Blossom end rot can be an incredibly frustrating challenge for any vegetable gardener. There is something particularly upsetting about watching a perfectly healthy-looking plant produce damaged and rotten fruits! Fortunately, blossom end rot can be avoided and, once in process can often be overcome. Blossom end rot can occur on a range of fruits, but is most commonly seen on tomatoes, peppers and eggplant.
If you are a vigilant gardener (as you should be), keeping a watchful eye on your crops through their development, you will notice the advent of blossom end rot as soft, bruised areas on (or near) the bottom tip of your fruit. This dark, squishy area will develop into a black, crusty scar at the bottom of the fruit, eventually leading to a shriveled and moldy mess.
Blossom end rot is the result of a lack of calcium in the fruit tissue. This calcium deficiency can be caused by a lack of calcium in the soil or by the plant’s inability to effectively absorb calcium from the soil. Here are a few simple ways to prevent and/or reduce the impact of blossom end rot in the garden (most of these things you should be doing anyways!):
Check the pH of your soil. Proper pH range for most fruiting vegetables is between 6.3 and 6.9. Maintaining the proper pH will help crops absorb nutrients from the soil.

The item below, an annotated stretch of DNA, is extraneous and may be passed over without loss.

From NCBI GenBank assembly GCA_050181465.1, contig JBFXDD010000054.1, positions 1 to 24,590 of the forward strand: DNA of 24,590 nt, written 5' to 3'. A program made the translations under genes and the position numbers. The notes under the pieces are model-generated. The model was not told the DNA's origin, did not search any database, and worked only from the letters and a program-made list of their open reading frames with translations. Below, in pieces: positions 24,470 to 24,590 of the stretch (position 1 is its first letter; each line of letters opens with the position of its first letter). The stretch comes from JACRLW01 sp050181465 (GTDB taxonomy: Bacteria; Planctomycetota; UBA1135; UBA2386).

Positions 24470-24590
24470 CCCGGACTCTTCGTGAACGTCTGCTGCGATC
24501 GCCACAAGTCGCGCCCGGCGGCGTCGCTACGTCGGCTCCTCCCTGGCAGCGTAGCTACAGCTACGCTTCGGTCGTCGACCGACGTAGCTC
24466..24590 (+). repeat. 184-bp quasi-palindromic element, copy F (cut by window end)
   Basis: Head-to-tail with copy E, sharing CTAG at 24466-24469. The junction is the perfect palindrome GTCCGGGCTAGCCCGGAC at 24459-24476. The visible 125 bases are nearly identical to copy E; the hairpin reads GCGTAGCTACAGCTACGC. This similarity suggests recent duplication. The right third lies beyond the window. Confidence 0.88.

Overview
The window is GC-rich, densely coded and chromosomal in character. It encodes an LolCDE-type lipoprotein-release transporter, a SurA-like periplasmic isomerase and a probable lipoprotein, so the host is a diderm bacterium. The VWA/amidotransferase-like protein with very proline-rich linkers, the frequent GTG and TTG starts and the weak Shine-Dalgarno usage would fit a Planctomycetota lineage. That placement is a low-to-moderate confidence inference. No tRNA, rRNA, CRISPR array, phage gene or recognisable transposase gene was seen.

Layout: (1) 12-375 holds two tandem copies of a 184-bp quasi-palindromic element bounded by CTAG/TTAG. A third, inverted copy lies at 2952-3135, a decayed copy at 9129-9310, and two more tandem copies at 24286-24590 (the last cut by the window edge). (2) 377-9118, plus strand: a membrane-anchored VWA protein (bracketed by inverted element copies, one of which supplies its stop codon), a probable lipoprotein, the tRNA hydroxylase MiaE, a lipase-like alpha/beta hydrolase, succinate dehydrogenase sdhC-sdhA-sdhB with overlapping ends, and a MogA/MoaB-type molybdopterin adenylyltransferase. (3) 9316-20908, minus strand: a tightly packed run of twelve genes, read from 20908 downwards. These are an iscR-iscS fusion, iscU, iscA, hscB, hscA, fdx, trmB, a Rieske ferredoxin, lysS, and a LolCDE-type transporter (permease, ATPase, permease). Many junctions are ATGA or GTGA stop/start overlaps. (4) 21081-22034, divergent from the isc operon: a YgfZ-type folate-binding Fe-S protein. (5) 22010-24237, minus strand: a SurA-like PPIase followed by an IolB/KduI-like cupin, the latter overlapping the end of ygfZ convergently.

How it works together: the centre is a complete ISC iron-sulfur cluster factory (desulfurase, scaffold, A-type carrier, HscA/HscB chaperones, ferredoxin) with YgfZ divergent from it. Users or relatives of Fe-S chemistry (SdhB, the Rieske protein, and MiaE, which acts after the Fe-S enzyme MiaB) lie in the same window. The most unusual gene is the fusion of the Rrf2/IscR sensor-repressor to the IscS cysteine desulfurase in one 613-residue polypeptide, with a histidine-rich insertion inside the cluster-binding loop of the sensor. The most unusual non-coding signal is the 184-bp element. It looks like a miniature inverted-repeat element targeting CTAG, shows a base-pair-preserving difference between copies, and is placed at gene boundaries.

Maintain even watering cycles through the season. Most often, blossom end rot is a result of water stress which disrupts the plant’s ability to draw calcium up from the soil. Keeping the soil adequately and consistently moist can eliminate this problem.
Add bone meal to your soil. Bone meal, known primarily for its supply of phosphorus, but also supplies calcium. Bone meal feeding supplements are a long-used tool to prevent blossom end rot in long-season fruiting crops.
Add dolomitic lime. Dolomite lime supplies both magnesium and calcium to the soil (in addition to adjusting soil pH). If used in high doses or too frequently, it can lead to nutrient imbalances in the soil, but it can also be highly effective in supplying fruiting crops with adequate calcium to support healthy fruit production.
If you plan to add organic amendments like bone meal and dolomite lime to the soil every season, be sure to take soil samples regularly to guard against nutrient imbalances and over fertilization (which can lead to their own set of crop health issues).